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A sports photographer in rural Canada sends a picture of a high school athlete, Tina Menzhal, to a Montréal fashion agency. This starts Tina on a career taking her from Canada to Paris to Montréal again, to Manhattan, to the world, and then home, through two boyfriends, two husbands, and innumerable TV interviews, either with nasty smiling scandalmongers or with gushing witless twits. In nearly every case, Tina never gets to finish a sentence. She has a suave agent, paparazzi are everywhere ("What the celebs forget, there's always a camera," says one), and a documentary filmmaker is on hand as well. What is it that Tina thinks, feels, and wants: will we ever find out? Written by
Fame. According to Andy Worhol, everybody gets his or her fifteen minutes. How you react when plunged into the spotlight, or whether you even get a choice is something all together different. Tina Menzhal goes from being just another small town girl playing hockey to international superstar when her picture finds its way into the right hands. She suddenly finds herself, starring as fruit in TV commercials, walking the runways in New York and Paris and dating the rich and other famous. Thanks to the invasive camera of a documentary filmmaker, we get an inside view of the madness.
The famous people project an image - they go to all the right parties, drive the snazziest cars, date the shiny people and attract a legion of hangers on. Money, a need to be seen and on occasion pheromones, drive their life and relationships, and they lack any real substance. They are usually found in the company of the most vacuous species of all - the supermodels. Although these flawless walking trademarks are literally placed on a pedestal, with people constantly fawning over them, they are secretly reviled, derided as phonies and thought to be incapable of forming a coherent thought on any subject beyond make-up. Even more bizarre is the fact that most women will go to ridiculous lengths to look like them.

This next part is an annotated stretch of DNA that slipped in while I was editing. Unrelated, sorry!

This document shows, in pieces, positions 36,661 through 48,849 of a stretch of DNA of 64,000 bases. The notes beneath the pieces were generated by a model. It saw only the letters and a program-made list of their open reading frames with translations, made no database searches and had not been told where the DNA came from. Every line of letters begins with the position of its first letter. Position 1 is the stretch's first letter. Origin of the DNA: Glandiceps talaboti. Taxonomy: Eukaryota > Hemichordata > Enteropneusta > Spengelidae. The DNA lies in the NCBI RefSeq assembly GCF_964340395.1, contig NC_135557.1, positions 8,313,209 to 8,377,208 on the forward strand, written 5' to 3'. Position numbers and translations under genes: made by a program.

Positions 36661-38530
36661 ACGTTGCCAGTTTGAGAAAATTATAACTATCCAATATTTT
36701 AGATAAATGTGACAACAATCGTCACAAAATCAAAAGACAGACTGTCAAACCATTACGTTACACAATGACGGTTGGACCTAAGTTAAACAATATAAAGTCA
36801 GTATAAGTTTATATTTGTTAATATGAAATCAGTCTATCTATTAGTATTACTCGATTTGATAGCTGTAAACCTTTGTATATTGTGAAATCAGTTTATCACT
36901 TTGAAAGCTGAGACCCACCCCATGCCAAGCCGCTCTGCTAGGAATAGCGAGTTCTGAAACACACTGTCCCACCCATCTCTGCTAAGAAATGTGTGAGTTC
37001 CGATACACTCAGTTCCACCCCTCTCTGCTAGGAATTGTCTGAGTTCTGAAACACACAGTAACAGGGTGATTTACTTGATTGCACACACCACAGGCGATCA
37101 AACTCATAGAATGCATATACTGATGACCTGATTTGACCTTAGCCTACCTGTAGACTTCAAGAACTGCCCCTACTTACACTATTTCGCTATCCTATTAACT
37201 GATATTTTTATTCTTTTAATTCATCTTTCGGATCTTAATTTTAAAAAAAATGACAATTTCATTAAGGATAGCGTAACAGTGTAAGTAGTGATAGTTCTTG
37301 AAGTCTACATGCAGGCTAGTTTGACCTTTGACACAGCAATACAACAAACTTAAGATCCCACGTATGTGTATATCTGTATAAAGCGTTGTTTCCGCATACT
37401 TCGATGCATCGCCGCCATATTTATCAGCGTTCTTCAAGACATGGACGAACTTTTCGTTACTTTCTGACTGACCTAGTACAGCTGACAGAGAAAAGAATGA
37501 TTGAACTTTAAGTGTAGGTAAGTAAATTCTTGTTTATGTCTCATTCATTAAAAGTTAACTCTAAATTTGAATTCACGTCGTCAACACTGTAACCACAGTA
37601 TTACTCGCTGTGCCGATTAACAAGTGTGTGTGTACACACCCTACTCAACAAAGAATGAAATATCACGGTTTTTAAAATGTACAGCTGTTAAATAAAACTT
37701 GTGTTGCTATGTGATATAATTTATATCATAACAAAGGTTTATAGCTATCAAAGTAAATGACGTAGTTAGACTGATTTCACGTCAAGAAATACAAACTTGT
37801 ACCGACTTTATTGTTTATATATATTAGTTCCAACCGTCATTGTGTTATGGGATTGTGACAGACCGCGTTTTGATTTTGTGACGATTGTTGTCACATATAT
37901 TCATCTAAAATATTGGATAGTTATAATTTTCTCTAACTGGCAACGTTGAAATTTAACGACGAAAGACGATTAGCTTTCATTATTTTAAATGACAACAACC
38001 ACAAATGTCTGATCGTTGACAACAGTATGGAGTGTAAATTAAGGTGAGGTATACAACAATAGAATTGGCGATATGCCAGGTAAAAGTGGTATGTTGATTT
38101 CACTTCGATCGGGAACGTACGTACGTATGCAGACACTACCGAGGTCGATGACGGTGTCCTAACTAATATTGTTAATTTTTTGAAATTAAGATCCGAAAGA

Denys Arcand's Stardom is merciless in its indictment of the media, fame, and the cult of beauty. The media - from "legitimate" reporters to Jerry Springer style talk show hosts - are portrayed as scheming, incompetent, sensationalist sycophants who will do whatever possible to get the story, build up the stars and then spend the rest of the time trying to tear them down. No detail of someone's life is too private to escape scrutiny, indeed the more personal it is the better the story - not a big stretch The symbiosis between the media and fame is depicted as an incestuous co-dependent relationship.
Cast in the role of Tina is relative newcomer (she had a small role in a mini-series) Jessica Pare. Although she had originally sent in a tape for a minor role, when she walked in for her audition Arcand knew immediately that he had found his Tina. Pare has the necessary combination of stunning beauty, and innocence to be believable as the young unknown catapulted to superstardom. Dan Akroyd, is brilliant as the staid, married restauranteur who becomes so enraptured with Tina's beauty that he completely loses himself and everything he holds dear pursuing her. Frank Langella is amusing as the aging diplomat caught in a late life crisis, who tries vainly to control Tina so that he may bask in her beauty, and is burned when he gets too close to the flame.
Artful direction, up close and personal cinematography and great performances sometimes make you forget you're watching a mockumentary. At times I felt like I was watching an accident - I was repulsed and intrigued at the same time. The characters, although somewhat outlandish at times, are not overly ridiculous - for anyone with any doubts, pick up a copy of "Variety" or "People" to see what fame can do to person.
The real question is whether life will imitate art for Ms. Pare.
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